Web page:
Completely clean of adware/spyware components
This tool is used for converting hexadecimal files (either Motorola or Intel format) into a binary file. It's a command line tool with basic capabilities.
It can handle the extended Intel hex format in segmented and linear address modes. Records need not be sorted and there can be gaps between records. Holes/unused bytes can be specified as any other value than FF. A checksum can be inserted into the binary file.
The source files can be easily compiled for Windows, either by using CodeBlocks + MinGW GCC or Microsoft Visual Studio (or Express). For convenience, the distributed file contains the 64-bit executables for Windows already.
Hex2bin and mot2bin are released with a BSD license.
Options are case sensitive and options with parameters need a space between option and parameter. I.e. -s 0000 instead of -s0000.
A successful execution exits with the error code = 0, If any error occurs, the program exits immediately with the error code = 1.
All values are in hexadecimal, no 0x needed: ex. not 0x0100 but 0100.
Normally, if the specified hex file doesn't exist, hex2bin/mot2bin ask repeatedly for a valid filename. A batch/script mode option is provided for exiting with an error instead of asking for a file.
hex2bin -b xxxx.hex
If the file xxxx.hex doesn't exist, the program exits immediately with the error code = 1.
By default, it ignores checksum errors, so that someone can change by hand some bytes allowing quick and dirty changes.
If you want checksum error reporting, specify the option -c.
hex2bin -c example.hex
If there is a checksum error somewhere, the program will continue the conversion anyway. For convenience,
hex2bin/mot2bin displays the expected checksum at each faulty records.
By default, the extension will be
.bin. Another value can be
hex2bin -e com example.hex
example.com will be
By default, unused locations will be filled with FF. Another value can be specified.
hex2bin -p AA example.hex
If the lowest address isn't 0000, ex: 0100: (the first record begins with :nn010000xxx ) there will be problems when using the binary file to program a EPROM since the first byte supposed to be at 0100 is stored in the binary file at 0000.
you can specify the binary file's starting address on the command line:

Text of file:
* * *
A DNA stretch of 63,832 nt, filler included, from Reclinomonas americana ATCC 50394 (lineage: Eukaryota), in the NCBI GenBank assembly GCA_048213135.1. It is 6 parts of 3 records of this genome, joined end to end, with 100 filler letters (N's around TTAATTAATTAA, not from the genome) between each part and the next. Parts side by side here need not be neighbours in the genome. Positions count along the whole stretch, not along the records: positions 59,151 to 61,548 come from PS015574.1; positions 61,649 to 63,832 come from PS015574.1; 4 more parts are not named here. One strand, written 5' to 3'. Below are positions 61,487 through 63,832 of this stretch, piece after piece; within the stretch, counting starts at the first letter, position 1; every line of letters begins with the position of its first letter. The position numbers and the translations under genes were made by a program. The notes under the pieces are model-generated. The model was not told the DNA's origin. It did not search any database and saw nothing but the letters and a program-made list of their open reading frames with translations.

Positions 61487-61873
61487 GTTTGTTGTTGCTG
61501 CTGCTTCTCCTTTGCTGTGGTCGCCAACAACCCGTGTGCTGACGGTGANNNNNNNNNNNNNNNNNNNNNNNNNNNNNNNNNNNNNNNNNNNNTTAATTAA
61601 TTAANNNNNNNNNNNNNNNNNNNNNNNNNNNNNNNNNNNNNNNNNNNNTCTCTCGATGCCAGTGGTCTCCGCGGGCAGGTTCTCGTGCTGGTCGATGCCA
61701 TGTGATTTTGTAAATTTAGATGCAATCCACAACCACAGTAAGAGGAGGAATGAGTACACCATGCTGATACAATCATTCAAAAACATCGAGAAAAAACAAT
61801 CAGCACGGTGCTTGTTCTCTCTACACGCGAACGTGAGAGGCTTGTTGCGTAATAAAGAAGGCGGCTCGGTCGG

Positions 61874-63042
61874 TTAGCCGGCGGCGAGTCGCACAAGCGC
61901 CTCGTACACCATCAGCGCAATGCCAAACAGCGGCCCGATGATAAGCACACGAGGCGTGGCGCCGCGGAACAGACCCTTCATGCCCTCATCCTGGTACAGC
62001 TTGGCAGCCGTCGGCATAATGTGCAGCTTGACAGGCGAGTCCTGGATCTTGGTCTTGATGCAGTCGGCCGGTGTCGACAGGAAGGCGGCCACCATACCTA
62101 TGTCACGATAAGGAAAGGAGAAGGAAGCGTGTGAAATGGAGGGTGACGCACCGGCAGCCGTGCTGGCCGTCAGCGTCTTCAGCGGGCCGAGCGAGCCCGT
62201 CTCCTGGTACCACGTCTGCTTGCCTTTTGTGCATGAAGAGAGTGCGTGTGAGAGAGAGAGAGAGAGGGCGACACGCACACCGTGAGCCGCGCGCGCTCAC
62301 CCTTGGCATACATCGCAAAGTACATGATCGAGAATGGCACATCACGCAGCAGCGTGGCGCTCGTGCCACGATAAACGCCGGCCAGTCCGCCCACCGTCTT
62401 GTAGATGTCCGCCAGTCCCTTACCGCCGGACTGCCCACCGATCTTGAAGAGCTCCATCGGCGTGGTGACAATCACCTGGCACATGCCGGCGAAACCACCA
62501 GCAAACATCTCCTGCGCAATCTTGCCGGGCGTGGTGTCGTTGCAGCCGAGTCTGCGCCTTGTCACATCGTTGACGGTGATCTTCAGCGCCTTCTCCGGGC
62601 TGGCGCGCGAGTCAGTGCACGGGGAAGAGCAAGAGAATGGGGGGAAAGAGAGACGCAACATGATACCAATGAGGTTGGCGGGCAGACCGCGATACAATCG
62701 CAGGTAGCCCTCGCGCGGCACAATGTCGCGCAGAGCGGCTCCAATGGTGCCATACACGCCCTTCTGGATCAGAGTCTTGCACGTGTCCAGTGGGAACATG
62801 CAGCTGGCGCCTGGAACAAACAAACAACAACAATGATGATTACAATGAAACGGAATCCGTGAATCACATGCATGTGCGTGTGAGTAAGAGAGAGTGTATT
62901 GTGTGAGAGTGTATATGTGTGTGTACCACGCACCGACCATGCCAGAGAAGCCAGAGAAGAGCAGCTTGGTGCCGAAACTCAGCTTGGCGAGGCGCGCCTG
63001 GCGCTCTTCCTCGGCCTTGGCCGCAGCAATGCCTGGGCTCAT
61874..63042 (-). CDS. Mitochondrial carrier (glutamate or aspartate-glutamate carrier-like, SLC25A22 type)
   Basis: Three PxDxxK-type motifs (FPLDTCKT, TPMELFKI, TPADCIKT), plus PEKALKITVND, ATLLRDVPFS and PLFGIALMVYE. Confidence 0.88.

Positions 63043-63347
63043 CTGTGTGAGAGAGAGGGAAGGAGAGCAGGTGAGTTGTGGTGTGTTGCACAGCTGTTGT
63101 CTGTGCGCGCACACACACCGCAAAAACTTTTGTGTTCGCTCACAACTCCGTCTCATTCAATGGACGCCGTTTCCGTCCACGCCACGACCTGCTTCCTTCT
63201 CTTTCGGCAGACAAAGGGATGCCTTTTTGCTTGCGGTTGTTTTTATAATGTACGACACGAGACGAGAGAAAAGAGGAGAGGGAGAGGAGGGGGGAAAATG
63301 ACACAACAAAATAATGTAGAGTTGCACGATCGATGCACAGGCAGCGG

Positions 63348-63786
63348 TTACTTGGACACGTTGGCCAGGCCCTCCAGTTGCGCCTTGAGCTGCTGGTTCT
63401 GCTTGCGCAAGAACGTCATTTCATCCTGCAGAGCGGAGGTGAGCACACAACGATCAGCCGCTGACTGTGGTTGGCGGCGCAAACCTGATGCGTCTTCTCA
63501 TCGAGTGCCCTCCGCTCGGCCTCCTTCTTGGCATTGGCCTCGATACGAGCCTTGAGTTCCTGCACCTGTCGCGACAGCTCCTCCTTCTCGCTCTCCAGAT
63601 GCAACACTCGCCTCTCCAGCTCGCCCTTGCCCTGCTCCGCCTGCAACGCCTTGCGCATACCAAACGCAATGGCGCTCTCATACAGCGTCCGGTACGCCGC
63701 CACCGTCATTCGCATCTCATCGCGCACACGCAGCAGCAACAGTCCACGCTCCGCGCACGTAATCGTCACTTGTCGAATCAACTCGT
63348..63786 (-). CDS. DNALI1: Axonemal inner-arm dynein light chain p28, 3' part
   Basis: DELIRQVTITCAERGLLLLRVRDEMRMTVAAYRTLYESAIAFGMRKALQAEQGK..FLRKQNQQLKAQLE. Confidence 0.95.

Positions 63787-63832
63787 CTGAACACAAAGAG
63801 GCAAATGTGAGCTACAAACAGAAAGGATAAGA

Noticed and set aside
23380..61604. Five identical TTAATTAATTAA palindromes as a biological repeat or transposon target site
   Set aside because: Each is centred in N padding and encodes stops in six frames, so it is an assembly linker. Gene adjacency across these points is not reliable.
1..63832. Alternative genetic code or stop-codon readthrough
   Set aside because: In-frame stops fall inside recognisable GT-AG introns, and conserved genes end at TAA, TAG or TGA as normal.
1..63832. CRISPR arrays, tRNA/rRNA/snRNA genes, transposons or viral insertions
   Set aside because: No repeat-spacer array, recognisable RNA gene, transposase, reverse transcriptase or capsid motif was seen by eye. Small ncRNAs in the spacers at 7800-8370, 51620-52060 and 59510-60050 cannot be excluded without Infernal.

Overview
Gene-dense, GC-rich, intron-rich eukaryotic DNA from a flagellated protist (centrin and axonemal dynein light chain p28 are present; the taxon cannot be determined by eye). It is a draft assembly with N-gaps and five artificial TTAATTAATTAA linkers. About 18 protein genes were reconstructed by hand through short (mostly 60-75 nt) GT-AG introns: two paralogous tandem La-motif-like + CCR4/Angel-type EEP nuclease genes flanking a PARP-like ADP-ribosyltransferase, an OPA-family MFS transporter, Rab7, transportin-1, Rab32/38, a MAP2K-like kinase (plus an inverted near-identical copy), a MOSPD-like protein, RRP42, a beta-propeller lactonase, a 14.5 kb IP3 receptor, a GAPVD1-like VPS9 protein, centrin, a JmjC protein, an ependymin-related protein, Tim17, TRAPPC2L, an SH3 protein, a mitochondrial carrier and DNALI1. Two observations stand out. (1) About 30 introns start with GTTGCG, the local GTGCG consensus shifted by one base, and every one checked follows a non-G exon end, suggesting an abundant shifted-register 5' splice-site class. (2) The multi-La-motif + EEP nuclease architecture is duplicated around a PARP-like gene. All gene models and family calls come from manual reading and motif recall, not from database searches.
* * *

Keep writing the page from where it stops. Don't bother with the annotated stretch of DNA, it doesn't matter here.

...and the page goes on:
hex2bin -s 0000 start_at_0100.hex
The bytes will be stored in the binary file with a padding from 0000 to the lowest address minus 1 (00FF in this case).
Similarly, the binary file can be padded up to Length -1 with FF or another byte.
Here, the space between the last byte and 07FF will be filled with FF.
hex2bin -l 0800 ends_before_07FF.hex
EPROM, EEPROM and Flash memories contain all FF when erased.
When the source file name is for-example.test.hex the binary created will have the name for-example.bin
the ".test" part will be dropped.
Hex2bin/mot2bin assume the source file doesn't contain overlapping records, if so, overlaps will be reported.
The output file size will be a multiple of Minimum block size. It will be filled with FF or the specified pattern.
Length must be a power of 2 in hexadecimal [see -l option].
Attention this option is STRONGER than Maximal Length.
hex2bin -m [size] example.hex
A checksum value can be inserted in the resulting binary file.
hex2bin -k [0-5] -E [0|1] -r [start] [end] -f [address] [value]
-k Select checksum type:
0 = 8-bit checksum
1 = 16-bit checksum (adds 16-bit words into a 16-bit sum, data and result BE or LE)
2 = 8-bit CRC
3 = 16-bit CRC
4 = 32-bit CRC
5 = 16-bit checksum (adds bytes into a 16-bit sum, result BE or LE)
-E Endianness of result to store
0 = little endian
1 = big endian
-r Range to compute checksum or CRC over (default is min and max addresses)
-f Address of checksum or CRC to write
-d Displays the list of checksum types and exits
A value can be inserted directly (forced) in the resulting binary file.
hex2bin -k [0|1|2] -E [0|1] -F [address] [value]
-k Select value length type:
0 = 8-bit value
1 = 16-bit value
2 = 32-bit value
0 = little endian
1 = big endian
-F Address and value checksum to write
Some compilers such as Microchip's MPLAB IDE can generate byte swapped hex files.
hex2bin -w test-byte-swap.hex
-w Wordwise swap: for each pair of bytes, exchange the low and high part.
Hex with record type, where data is represented in Word (2 Byte)
e.g Texas Instruments: TMS320F2835, TMS320F28065.
hex2bin -a example-ti.hex
-a Address Alignment Word.
Records outside that range are discarded
Hex2bin -t 0110 -T 0256 example.hex
-t Floor address
-T Ceiling address
Hex2bin and mot2bin are in production status. It is working well for many small applications.
While I'm now working on other projects, hex2bin and mot2bin are still open for patches, feature request etc. Submit them here.
SRecord has many more features and support many other formats.
See also Intel Hex2bin and Motorola Hex2bin